More Wildlife and Habitat

More W H 512 W Prairie warbler by Steve Maslowski

Bogs provide food and shelter for many important game species, including furbearers such as mink, muskrat, raccoon, and beaver, and game birds such as rails, woodcock, ruffed grouse, turkey, and wood duck. In the winter, when plants in drier areas have withered, these mountain wetlands are a source of food for turkey and grouse. Bogs are breeding habitat for many species of amphibians, especially salamanders, for which the Southern Appalachians have the greatest diversity in the nation.

In addition to providing specialized habitat, bogs provide important services to humans and animals downstream. Bogs possess a natural capacity for regulating water flow, holding floodwaters like giant sponges then slowly releasing the water to minimize the effects of droughts and floods. Mountain wetlands play an important role in many aquatic food chains, and contribute to the productivity and good water quality needed by downstream fishes, including native brook trout.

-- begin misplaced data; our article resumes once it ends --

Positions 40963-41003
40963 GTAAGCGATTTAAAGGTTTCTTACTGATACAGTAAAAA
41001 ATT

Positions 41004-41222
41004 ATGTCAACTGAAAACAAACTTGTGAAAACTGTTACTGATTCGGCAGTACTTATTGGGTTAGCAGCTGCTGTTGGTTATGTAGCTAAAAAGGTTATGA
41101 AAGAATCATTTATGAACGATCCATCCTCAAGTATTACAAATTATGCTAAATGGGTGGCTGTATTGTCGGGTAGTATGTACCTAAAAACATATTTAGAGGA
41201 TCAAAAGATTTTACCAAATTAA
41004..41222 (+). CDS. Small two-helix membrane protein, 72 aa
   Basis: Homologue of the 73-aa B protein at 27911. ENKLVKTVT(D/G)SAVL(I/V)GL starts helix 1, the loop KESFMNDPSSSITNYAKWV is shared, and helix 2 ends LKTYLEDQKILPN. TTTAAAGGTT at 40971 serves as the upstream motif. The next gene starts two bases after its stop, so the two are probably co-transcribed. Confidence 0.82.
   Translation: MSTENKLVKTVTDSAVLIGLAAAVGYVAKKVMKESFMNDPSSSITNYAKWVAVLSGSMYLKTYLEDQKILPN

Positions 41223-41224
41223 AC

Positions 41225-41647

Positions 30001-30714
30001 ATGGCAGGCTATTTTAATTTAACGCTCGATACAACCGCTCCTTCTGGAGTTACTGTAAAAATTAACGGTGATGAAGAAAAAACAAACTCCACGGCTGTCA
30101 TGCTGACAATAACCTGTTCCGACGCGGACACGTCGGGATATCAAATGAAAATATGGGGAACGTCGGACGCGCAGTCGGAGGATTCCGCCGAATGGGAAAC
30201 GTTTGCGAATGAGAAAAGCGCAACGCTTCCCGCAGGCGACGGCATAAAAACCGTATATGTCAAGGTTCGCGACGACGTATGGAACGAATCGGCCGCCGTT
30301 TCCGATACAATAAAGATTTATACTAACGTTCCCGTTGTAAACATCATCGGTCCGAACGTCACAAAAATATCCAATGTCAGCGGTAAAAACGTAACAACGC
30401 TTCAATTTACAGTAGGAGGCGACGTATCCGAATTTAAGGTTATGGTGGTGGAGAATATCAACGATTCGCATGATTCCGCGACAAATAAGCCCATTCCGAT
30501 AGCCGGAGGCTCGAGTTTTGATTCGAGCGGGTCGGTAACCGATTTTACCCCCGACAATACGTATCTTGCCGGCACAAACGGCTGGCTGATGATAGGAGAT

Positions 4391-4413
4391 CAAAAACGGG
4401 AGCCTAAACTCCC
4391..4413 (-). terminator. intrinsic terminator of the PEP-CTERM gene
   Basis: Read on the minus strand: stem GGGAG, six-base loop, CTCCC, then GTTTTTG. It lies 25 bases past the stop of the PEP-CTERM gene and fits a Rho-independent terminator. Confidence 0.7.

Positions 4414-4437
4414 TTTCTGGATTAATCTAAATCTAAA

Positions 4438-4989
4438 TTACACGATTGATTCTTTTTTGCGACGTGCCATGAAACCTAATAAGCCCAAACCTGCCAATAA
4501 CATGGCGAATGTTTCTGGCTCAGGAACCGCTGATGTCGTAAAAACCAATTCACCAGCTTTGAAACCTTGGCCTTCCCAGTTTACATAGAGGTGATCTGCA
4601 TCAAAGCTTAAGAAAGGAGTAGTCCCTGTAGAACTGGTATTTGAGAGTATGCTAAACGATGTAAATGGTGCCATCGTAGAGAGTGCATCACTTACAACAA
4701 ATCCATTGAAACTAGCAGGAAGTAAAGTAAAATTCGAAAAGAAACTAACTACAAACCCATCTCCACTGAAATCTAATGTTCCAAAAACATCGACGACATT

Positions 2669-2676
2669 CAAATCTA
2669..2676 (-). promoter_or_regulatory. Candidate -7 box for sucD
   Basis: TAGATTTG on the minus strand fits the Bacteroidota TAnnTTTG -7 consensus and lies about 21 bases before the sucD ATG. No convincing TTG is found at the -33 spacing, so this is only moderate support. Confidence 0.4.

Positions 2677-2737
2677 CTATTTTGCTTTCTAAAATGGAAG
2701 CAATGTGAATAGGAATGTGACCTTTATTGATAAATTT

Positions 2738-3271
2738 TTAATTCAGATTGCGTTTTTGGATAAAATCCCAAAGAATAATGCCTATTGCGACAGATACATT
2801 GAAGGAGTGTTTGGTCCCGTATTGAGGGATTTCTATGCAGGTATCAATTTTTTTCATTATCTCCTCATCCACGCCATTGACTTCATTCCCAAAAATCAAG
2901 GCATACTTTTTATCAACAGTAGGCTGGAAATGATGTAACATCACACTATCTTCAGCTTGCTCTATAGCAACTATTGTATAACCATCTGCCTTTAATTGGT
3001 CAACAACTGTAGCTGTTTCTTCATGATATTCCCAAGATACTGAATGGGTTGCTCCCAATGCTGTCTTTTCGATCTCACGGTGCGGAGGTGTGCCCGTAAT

Bogs are usually found on fairly flat terrain where water has pooled at or near the surface. Water sources for bogs, which can originate at considerable distances from the actual bogs, must be protected in order to preserve the well-being of the bog as many bog plants and animals are sensitive to water quality and flow patterns.